The pharmaceutical industry, bizarrely, told the American people this week that allowing Medicare to negotiate drug prices is tantamount to socialism, rather than an example of a healthy, competitive marketplace.
The industry said in an open letter to Congress that letting Medicare haggle on behalf of its 63 million beneficiaries would give the government "the power to set the price of medicines."
Leaders of nearly two dozen drug manufacturers said that while they share Americans' concerns over healthcare costs, "these dangerous policy experiments are not the answer."
Dangerous policy experiments? Nearly every other developed country worldwide allows its government insurance system to negotiate drug prices.
And guess what? This reasonable use of market power allows people in other countries to pay roughly half what Americans pay for prescription meds.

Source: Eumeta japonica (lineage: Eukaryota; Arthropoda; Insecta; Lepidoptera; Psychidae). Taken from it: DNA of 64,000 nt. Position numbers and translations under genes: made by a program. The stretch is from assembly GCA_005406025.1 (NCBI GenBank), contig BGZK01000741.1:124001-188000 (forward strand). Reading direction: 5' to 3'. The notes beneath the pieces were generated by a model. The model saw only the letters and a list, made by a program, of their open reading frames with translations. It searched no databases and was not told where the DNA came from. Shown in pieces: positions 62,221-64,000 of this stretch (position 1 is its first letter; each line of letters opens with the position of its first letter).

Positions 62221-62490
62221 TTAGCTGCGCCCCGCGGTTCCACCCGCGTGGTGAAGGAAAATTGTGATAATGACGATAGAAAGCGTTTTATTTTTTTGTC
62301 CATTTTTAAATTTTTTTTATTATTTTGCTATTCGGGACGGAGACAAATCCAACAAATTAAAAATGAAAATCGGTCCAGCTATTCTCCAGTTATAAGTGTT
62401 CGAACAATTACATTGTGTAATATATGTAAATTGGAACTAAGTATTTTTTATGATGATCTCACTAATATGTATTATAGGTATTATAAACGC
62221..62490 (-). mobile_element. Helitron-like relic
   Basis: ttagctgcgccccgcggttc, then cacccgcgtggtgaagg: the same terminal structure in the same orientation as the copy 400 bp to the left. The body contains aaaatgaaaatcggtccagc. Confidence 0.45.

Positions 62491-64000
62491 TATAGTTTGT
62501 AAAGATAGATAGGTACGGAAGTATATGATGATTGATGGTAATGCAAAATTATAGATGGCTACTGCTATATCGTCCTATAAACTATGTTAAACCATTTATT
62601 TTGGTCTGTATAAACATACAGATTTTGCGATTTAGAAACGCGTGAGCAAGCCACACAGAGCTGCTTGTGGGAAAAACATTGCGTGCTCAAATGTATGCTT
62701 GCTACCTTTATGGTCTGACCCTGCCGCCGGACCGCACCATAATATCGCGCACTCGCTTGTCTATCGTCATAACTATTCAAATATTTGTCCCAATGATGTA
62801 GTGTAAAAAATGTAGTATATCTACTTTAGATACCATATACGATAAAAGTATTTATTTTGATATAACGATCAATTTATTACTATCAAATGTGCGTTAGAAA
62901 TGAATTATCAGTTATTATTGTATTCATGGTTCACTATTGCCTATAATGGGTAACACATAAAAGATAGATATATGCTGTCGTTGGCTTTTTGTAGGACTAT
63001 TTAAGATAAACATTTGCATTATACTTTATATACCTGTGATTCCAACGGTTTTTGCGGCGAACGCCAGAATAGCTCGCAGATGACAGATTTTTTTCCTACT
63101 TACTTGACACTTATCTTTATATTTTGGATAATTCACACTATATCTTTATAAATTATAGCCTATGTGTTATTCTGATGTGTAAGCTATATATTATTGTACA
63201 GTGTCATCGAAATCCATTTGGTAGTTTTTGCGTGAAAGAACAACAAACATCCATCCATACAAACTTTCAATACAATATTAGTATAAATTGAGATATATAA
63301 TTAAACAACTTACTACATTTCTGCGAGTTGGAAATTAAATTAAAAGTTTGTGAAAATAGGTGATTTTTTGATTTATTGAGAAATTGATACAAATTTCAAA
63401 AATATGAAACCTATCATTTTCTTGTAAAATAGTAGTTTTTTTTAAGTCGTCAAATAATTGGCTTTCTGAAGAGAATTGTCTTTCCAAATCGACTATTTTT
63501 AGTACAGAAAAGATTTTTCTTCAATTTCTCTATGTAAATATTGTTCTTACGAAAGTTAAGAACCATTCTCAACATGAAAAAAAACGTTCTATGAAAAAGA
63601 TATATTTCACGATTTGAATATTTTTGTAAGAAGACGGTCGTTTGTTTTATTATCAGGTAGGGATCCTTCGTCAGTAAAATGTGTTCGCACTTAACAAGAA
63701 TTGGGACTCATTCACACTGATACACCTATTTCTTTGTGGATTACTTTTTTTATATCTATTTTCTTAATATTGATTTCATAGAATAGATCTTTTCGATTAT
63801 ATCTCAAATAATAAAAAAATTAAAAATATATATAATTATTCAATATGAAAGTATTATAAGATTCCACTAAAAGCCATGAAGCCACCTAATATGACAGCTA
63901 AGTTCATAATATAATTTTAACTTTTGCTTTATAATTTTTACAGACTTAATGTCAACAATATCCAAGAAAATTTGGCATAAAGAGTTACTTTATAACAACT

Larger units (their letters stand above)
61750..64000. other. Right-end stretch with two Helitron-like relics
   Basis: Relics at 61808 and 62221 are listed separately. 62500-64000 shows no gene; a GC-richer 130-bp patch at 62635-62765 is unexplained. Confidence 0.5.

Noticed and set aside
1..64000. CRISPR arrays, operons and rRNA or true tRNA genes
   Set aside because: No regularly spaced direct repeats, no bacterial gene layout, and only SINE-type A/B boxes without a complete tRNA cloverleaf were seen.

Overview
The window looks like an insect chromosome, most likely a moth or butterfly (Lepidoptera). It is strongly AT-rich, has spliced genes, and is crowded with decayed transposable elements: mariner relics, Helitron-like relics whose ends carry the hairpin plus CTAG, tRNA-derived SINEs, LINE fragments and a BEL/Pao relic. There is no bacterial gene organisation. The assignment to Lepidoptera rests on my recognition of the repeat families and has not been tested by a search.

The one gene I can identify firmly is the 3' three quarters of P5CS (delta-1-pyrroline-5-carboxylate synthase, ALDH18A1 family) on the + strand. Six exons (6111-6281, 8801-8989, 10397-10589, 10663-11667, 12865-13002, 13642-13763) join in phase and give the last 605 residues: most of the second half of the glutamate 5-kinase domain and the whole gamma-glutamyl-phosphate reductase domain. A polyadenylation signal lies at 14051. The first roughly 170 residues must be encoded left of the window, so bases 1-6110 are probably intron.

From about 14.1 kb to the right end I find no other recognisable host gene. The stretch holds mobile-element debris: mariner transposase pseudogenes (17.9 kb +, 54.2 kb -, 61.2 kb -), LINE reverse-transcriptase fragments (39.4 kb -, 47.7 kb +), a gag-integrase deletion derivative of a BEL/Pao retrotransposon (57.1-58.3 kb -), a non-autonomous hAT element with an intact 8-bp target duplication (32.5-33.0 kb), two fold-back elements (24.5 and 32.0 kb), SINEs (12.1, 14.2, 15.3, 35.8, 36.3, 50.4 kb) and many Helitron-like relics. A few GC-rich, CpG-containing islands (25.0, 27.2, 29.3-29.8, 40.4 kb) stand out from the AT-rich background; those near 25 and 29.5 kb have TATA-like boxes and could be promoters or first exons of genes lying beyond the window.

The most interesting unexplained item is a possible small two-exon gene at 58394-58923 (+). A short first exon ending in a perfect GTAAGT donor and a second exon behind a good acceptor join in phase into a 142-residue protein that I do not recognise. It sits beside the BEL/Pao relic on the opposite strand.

That's what Democratic lawmakers are trying to address with legislation that would add dental and vision coverage to Medicare, as well as finally allow the program to negotiate prices with drug companies — a common-sense move long opposed by Republicans.
Not all Dems are on board with the idea. Several Democratic lawmakers on the House Energy and Commerce Committee, including Rep. Scott Peters of biotech-heavy San Diego, voted down the price-negotiation proposal on Wednesday.
But the provision subsequently made it through the House Ways and Means Committee, keeping it in the legislation for now.
"There's absolutely no reason for the government not to be negotiating drug prices," said Anirban Basu, a professor of health economics at the University of Washington.
"Every economist thinks this should happen," he told me. "All other countries do it."